Quirky History: A Hootenanny with Owls in Medieval Margins

Posted by E.H. Kern

It’s #wolwednesday, the day of the week when we celebrate the animal that #wolwednesday’s originator author Sam Sykes calls the most perfect creation in nature, the furious and ruthless feathered bag of wisdom and anger—the mighty wol. Or, as it is known to the rest of the world, the owl.

We'd like to highlight this weekly day of celebration by taking a closer look at owls in medieval manuscripts. Because as we all know, the owls are not what they seem.


When we think of owls we think of them as animals that represent wisdom. But that is the view of the ancient world. Ancient Greece to be exact. During the Middle Ages, owls carried a completely different meaning.

First of all, people who lived in the Middle Ages had a soft spot for puns. So words that resembled each other became associated with one another, even if the actual meaning of these words couldn’t be farther apart. The owl is an excellent example of this.

The Latin word for owl is Bubo. Bubo is also the Greek word for boil, as in lymph node filled with puss. This is, e.g., where Bubonic plague got its name.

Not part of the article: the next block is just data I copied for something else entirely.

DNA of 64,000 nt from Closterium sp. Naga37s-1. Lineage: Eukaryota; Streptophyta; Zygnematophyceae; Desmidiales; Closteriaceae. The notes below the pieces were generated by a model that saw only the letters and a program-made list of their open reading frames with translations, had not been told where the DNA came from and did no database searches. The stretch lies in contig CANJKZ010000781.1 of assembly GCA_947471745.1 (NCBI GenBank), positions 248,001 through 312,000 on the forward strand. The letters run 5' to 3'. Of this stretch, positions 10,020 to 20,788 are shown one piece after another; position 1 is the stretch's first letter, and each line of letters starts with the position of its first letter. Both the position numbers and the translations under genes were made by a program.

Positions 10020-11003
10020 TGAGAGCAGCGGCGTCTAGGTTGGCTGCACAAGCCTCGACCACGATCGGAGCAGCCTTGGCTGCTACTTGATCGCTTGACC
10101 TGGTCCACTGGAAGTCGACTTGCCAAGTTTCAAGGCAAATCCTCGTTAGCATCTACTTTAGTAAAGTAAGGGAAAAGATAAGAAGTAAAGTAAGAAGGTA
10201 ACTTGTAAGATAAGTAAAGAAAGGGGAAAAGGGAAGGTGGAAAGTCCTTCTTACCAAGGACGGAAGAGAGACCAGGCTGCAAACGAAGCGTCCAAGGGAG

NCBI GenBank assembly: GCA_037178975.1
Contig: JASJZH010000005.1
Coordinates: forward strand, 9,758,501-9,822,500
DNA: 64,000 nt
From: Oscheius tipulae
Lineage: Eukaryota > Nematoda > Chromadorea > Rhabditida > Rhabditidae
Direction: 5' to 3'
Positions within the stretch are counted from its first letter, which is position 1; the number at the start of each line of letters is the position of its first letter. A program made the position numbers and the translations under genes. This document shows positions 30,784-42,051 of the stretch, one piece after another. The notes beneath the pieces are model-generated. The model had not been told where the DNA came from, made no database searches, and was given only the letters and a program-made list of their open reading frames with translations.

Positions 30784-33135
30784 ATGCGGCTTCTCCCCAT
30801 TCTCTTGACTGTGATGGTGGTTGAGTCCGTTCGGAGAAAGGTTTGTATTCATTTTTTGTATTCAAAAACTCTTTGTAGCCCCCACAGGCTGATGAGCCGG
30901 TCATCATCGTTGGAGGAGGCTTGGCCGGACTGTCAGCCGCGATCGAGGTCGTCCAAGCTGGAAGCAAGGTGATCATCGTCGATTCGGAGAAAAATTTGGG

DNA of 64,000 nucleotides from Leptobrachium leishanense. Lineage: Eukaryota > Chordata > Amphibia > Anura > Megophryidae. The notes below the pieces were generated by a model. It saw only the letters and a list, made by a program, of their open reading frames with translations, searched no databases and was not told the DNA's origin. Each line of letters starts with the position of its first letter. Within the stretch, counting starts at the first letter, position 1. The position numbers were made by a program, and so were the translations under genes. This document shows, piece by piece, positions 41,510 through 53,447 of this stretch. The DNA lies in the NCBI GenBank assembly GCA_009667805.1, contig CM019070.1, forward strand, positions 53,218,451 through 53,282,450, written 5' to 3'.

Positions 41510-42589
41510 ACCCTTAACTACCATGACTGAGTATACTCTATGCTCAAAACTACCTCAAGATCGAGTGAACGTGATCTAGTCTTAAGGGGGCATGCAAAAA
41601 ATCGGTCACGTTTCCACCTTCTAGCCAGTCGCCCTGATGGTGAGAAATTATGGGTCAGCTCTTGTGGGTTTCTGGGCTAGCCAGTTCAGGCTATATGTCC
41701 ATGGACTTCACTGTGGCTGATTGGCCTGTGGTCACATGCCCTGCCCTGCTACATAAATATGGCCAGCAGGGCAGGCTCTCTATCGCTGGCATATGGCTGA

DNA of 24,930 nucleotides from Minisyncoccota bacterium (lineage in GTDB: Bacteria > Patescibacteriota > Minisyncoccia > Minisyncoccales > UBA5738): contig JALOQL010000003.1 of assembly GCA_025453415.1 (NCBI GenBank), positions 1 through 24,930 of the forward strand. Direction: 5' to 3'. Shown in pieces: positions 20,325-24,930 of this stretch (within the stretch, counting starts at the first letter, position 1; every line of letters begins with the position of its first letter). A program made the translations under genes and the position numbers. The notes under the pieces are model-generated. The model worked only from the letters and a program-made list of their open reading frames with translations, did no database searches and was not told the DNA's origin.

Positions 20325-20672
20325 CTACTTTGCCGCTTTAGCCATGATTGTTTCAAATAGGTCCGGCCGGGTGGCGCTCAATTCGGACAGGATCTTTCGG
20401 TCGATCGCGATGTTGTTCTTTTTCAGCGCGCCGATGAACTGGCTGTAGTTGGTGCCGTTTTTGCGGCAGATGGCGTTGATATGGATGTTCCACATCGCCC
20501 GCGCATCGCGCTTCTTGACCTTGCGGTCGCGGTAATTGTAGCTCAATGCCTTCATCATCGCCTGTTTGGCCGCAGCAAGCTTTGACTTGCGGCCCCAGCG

To the medieval mind this meant that owls and swollen lymph nodes were connected. And so the owl became associated with sickness and filth. In other words, if you asked a person from the Middle Ages about owls they would call them the filthiest of animals.

Second, people of the Middle Ages tended to interpret their world through Christian parables. The owl prefers to be out at night, and it avoids daylight. Because of this, the owl was used in Christian morality tales to represent those who avoided the light of Christ and would rather dwell in darkness.

If you then put together the idea of owls being filthy animals with also being animals that shied away from light, over time a third interpretation of the owl developed.

The owl came to represent Jews.

This can be seen in several medieval manuscripts where owls are depicted with anthropomorphic features. The face looks nearly human, and the beak has been drawn to resemble a hooked nose, much like the antisemitic visual stereotypes.


Luckily today, the medieval interpretation of the owl as a filthy animal representing early anitsemitism has been abandoned. We have returned to consider the owl a wise animal. Or as Sam Sykes himself puts it, a creature of theater and warfare, an animal subconsciously loved by all people in the world.

In short, the mighty wol.


Thank you to Christine Ekholst, Sara Ellis Nilsson, and Sam Sykes.